Haiti: Seven Lessons From Katrina

There’s a lot that Haiti can learn from Katrina’s atrocities. Let’s not make the same mistakes twice.

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The images out of Haiti are haunting and horrifying: the bodies, the despair, the endless devastation, the desperate scramble for food and water. Watching this devastation from afar reminds me of being sent back home to Louisiana to cover the aftermath of Hurricane Katrina.

Recovery in the initial days was difficult to imagine. But distance provides us some lessons:

1. Be wary of rumors. People were so afraid of what they heard before arriving that, for those rushing in, security became more important than just getting there fast. Reports of mass rapes and homicides—later retracted—were spread by police and elected officials, whose communications were destroyed by the storm and eventual flood. Maj. Ed Bush of the Louisiana National Guard, was stationed at the Superdome, the alleged site of many atrocities. He said, "People would hear something on the radio and come and say that people were getting raped in the bathroom or someone had been murdered … I would tell them if there were bodies, my guys would find it. Everybody heard; nobody saw."

2. Haiti is a place, not a disaster. It has a history. Just as in New Orleans, that history can’t be accurately conveyed by a few compelling pictures and stories told by those who parachute in. Like the Ninth Ward in New Orleans, there’s a reason why the shantytowns got that way. Delve deeper to find out how.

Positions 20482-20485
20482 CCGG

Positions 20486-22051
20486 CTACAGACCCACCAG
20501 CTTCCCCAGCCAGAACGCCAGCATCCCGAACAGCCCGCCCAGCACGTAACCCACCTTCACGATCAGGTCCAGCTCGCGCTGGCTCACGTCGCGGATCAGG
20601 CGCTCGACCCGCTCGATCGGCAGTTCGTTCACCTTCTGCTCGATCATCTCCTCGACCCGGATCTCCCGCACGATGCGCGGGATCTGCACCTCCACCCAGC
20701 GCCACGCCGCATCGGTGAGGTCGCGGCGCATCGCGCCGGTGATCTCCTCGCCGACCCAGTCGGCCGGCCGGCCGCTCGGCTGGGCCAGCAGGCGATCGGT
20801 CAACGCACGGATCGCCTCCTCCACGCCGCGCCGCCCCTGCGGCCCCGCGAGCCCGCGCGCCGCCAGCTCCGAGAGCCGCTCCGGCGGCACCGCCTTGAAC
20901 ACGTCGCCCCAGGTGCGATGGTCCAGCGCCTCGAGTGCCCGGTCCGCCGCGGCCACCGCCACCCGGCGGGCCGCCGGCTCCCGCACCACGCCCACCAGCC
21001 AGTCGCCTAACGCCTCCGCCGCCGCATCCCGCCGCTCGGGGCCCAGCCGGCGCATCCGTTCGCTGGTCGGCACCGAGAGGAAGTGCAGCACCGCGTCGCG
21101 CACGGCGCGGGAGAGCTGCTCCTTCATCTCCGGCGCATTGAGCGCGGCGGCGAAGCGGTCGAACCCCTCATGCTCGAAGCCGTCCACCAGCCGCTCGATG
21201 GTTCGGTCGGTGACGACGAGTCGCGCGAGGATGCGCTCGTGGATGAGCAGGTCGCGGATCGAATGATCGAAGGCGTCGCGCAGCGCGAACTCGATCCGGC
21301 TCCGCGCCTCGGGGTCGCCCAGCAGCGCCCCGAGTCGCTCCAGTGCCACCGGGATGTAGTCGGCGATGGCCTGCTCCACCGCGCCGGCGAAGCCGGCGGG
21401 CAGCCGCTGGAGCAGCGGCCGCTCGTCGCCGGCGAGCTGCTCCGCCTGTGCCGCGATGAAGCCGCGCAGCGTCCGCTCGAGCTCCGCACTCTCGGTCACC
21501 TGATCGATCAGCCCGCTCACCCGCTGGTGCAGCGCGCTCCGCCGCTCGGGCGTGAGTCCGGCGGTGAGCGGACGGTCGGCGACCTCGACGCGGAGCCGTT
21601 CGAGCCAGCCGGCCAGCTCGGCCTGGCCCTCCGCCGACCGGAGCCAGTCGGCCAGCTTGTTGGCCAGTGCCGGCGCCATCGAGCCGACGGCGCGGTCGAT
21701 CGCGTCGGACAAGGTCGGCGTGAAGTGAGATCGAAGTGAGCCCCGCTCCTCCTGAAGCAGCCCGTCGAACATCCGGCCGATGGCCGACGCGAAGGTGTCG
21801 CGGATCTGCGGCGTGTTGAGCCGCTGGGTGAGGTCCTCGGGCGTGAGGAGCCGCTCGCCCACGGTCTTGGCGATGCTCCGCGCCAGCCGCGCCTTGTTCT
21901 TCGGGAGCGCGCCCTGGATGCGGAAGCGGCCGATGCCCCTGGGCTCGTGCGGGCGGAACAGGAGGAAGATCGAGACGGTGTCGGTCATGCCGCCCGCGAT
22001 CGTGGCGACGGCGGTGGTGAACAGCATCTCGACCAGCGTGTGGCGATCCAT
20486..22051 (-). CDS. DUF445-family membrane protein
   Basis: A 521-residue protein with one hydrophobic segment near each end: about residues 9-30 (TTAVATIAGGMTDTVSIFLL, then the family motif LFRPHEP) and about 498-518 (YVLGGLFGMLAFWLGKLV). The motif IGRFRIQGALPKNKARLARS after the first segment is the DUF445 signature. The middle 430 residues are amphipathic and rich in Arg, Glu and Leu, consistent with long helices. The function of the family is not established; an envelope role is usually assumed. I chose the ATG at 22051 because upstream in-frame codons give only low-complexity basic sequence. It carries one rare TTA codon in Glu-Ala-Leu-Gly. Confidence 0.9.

3. Don’t scapegoat those suffering. During Katrina, there were rogues who stole televisions and jewelry and cars. Others broke into closed stores and—some would say understandably—took all the food, candy, cigarettes and liquor. In Haiti, there have been flashes of anger and violence over food. But can any of us know how we would react if we hadn’t eaten in days? If our children hadn’t eaten in days? I’ve still got a loop playing in my head of the people stealing electronics from the Wal-Mart near the convention center during Katrina. But I also remember, after everyone had been evacuated, walking around the city and seeing stores wide open with everything on their shelves—except for the food.

4. Watch the people with the guns. There is absolutely a need for security when the government has lost its ability to function, as it did briefly in New Orleans, and more recently, in Port-au-Prince. And, yes, plenty of law enforcement officials did a yeoman’s job of trying to maintain order. But also remember in Gretna, La., a suburb of 17,500 across the Mississippi River from downtown New Orleans, officials fired a warning shot to keep 5,000 people from walking across a bridge connecting the two communities. Here is a personal story: I was riding with a deputy fire department chief—in full uniform and an official vehicle—and we were taking a short cut through Gretna back to New Orleans. A police cruiser blocked the road.

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